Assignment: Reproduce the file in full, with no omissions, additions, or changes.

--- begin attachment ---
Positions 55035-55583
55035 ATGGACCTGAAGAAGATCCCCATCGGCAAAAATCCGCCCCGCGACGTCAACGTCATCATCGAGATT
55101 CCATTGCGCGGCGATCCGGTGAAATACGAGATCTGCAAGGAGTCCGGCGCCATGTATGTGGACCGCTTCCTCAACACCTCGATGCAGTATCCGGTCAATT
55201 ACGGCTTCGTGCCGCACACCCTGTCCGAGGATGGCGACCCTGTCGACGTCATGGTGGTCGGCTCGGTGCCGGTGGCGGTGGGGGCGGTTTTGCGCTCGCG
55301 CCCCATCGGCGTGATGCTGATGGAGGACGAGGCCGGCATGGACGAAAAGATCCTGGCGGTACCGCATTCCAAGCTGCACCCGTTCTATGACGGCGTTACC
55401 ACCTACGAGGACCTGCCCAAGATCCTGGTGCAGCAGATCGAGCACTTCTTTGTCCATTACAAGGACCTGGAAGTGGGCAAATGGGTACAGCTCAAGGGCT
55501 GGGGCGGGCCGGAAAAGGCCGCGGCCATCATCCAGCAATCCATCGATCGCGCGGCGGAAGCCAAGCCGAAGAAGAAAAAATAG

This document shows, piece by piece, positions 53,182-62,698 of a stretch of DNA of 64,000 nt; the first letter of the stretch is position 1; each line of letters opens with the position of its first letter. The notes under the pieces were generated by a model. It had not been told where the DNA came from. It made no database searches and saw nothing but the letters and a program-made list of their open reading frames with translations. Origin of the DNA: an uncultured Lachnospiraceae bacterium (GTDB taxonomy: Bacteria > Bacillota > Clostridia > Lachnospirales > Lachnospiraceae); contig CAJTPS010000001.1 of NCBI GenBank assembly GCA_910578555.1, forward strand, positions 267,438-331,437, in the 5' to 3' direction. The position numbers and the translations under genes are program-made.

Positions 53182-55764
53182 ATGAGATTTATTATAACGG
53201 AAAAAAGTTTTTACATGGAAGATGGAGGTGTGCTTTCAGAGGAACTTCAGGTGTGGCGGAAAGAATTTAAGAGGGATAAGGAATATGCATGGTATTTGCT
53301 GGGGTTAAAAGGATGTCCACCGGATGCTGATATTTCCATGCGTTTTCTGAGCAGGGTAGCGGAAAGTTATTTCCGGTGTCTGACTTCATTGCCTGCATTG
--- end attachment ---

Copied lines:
Positions 55035-55583
55035 ATGGACCTGAAGAAGATCCCCATCGGCAAAAATCCGCCCCGCGACGTCAACGTCATCATCGAGATT
55101 CCATTGCGCGGCGATCCGGTGAAATACGAGATCTGCAAGGAGTCCGGCGCCATGTATGTGGACCGCTTCCTCAACACCTCGATGCAGTATCCGGTCAATT
55201 ACGGCTTCGTGCCGCACACCCTGTCCGAGGATGGCGACCCTGTCGACGTCATGGTGGTCGGCTCGGTGCCGGTGGCGGTGGGGGCGGTTTTGCGCTCGCG
55301 CCCCATCGGCGTGATGCTGATGGAGGACGAGGCCGGCATGGACGAAAAGATCCTGGCGGTACCGCATTCCAAGCTGCACCCGTTCTATGACGGCGTTACC
55401 ACCTACGAGGACCTGCCCAAGATCCTGGTGCAGCAGATCGAGCACTTCTTTGTCCATTACAAGGACCTGGAAGTGGGCAAATGGGTACAGCTCAAGGGCT
55501 GGGGCGGGCCGGAAAAGGCCGCGGCCATCATCCAGCAATCCATCGATCGCGCGGCGGAAGCCAAGCCGAAGAAGAAAAAATAG

This document shows, piece by piece, positions 53,182-62,698 of a stretch of DNA of 64,000 nt; the first letter of the stretch is position 1; each line of letters opens with the position of its first letter. The notes under the pieces were generated by a model. It had not been told where the DNA came from. It made no database searches and saw nothing but the letters and a program-made list of their open reading frames with translations. Origin of the DNA: an uncultured Lachnospiraceae bacterium (GTDB taxonomy: Bacteria > Bacillota > Clostridia > Lachnospirales > Lachnospiraceae); contig CAJTPS010000001.1 of NCBI GenBank assembly GCA_910578555.1, forward strand, positions 267,438-331,437, in the 5' to 3' direction. The position numbers and the translations under genes are program-made.

Positions 53182-55764
53182 ATGAGATTTATTATAACGG
53201 AAAAAAGTTTTTACATGGAAGATGGAGGTGTGCTTTCAGAGGAACTTCAGGTGTGGCGGAAAGAATTTAAGAGGGATAAGGAATATGCATGGTATTTGCT
53301 GGGGTTAAAAGGATGTCCACCGGATGCTGATATTTCCATGCGTTTTCTGAGCAGGGTAGCGGAAAGTTATTTCCGGTGTCTGACTTCATTGCCTGCATTG